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NEW YORK (
) -- This market spends too much time worrying about what could go wrong and not enough time reflecting on what didn't go wrong, Jim Cramer told his
TV show viewers Wednesday after a see-saw day on Wall Street.
Cramer said the market has been brimming with worries this year, but surprisingly, none of them came true.
Cramer said today's announcement that
is buying $5.5 billion worth of its shares from the U.S. Treasury is one such example. He said just a few years ago everyone was worried GM would be out of business and sending one million workers home. But today, the company managed to find $5.5 billion to repay a large chunk of its bailout, albeit at a loss for taxpayers, and make itself whole again.
The markets tend to ignore the fact that the U.S. is producing more oil than it has in 17 years, noted Cramer, paving the way for continental energy independence and hopefully eventually, U.S. energy independence. The markets also gloss over the fact that corporate balance sheets are flush with cash and the U.S. consumer is spending again.
We entered 2012 worried about Europe, Cramer reminded viewers, but the European "kick the can" strategy is working, giving those countries time to work out their problems. Meanwhile China, another big market worry, is also on the road to recovery.
Whether it was "shadow inventory" in the housing market or expected corporate bankruptcies, a whole host of potential worries never materialized, said Cramer, leaving us with at least a glimmer of hope that a fiscal cliff induced market collapse probably won't either.
Over the past year, Cramer's focused a lot on companies that are breaking themselves up in order to unlock value. In fact, he's featured 13 such stories, from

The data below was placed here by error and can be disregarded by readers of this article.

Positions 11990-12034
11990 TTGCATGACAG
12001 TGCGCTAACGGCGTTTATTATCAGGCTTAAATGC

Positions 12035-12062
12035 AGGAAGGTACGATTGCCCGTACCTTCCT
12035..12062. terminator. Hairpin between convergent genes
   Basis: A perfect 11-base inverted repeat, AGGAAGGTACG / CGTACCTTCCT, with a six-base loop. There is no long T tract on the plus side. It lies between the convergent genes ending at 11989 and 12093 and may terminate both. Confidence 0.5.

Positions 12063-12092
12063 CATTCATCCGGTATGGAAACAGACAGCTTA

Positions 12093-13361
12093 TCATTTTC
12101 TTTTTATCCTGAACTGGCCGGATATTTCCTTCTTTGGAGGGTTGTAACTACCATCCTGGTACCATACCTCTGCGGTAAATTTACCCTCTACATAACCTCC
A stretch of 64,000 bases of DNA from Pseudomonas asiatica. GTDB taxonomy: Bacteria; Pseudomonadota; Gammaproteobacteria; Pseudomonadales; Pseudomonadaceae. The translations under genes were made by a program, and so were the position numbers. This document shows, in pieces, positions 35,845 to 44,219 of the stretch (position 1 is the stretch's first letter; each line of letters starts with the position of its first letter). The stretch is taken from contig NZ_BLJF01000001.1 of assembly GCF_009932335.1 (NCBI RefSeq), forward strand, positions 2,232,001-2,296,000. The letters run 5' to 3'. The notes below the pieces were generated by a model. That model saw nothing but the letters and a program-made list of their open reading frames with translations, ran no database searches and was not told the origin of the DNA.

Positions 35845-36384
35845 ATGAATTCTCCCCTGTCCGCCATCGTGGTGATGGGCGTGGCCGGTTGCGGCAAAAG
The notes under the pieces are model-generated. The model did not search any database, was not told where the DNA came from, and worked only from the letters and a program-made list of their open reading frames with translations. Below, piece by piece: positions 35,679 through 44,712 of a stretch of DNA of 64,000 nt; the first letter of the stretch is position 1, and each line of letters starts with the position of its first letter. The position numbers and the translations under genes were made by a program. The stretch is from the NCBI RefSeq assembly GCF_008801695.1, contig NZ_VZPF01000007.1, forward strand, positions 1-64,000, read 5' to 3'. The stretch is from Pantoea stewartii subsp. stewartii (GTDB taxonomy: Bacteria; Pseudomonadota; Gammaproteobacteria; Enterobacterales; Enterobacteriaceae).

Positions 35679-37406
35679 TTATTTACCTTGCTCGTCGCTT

( KFT) to
Out of those 13 there's only been one that's underperformed the markets --
Cramer said Hillshire shares have fallen 1% since its spinoff from
( SLE), during a time when the markets have risen 3%. He said the story at Hillshire is not a bad one, but clearly the company will require more time to execute its turnaround than he initially anticipated.
Hillshire, which owns such iconic brands like Jimmy Dean and Ball Park Franks, is reinvesting in its businesses in order to drive future costs, said Cramer, and is working on everything from cutting costs to innovating with new products and more appealing packaging. The company is also selling non-core assets in order to focus its efforts on just a few key areas.
While many investors worry about commodity cost inflation, Cramer said he's not one of them because Hillshire's expected growth will more than offset any price increases. He said the company reported a great quarter and only gave tepid guidance in order to create the classic under-promise and over-deliver situation.
Breaking up is not only easy to do, it's profitable, too, Cramer concluded, but sometimes it takes a little longer than you might expect.
In the "Executive Decision" segment, Cramer sat down with Walter Robb, co-CEO of